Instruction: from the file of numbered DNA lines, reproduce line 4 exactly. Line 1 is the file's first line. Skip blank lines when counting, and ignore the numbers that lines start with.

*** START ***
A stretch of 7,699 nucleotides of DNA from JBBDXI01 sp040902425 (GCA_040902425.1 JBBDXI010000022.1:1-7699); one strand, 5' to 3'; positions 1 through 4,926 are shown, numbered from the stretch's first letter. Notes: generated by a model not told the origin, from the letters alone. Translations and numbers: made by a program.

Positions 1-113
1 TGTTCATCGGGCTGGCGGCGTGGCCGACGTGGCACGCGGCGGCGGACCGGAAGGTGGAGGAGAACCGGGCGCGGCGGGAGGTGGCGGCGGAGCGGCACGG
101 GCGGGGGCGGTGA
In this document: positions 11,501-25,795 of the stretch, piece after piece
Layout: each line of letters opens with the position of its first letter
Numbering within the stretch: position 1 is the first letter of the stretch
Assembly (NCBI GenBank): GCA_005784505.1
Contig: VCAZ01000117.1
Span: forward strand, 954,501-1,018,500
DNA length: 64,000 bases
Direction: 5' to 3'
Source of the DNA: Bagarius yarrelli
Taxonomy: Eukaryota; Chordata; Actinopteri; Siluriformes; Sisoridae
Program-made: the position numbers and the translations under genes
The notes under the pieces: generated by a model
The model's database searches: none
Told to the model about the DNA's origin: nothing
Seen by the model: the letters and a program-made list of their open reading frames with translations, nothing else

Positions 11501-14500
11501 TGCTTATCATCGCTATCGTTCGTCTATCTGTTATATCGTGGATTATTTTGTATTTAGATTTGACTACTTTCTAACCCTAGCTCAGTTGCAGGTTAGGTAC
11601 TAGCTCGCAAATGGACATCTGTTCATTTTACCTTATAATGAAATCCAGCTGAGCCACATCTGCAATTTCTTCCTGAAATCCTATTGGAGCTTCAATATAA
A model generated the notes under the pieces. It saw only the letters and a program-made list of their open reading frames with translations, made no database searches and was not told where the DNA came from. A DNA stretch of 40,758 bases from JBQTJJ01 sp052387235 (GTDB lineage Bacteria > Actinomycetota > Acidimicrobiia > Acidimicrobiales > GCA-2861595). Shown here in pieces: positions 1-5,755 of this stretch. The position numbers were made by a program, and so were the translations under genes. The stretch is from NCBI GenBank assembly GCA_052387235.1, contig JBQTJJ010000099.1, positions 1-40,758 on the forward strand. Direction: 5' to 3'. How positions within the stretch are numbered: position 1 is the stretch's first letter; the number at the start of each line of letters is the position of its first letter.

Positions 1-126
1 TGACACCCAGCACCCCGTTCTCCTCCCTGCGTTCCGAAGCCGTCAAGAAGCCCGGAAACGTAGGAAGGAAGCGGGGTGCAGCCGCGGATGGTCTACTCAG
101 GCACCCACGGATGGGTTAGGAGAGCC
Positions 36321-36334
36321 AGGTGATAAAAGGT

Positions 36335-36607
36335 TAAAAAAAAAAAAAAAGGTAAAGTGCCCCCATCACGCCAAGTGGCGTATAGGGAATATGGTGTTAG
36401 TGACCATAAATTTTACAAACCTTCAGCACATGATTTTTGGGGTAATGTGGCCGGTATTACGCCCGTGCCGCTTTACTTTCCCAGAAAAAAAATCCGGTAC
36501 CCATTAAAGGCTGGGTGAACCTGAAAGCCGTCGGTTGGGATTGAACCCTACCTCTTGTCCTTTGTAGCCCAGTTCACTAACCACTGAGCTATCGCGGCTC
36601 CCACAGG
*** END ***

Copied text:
101 GCGGGGGCGGTGA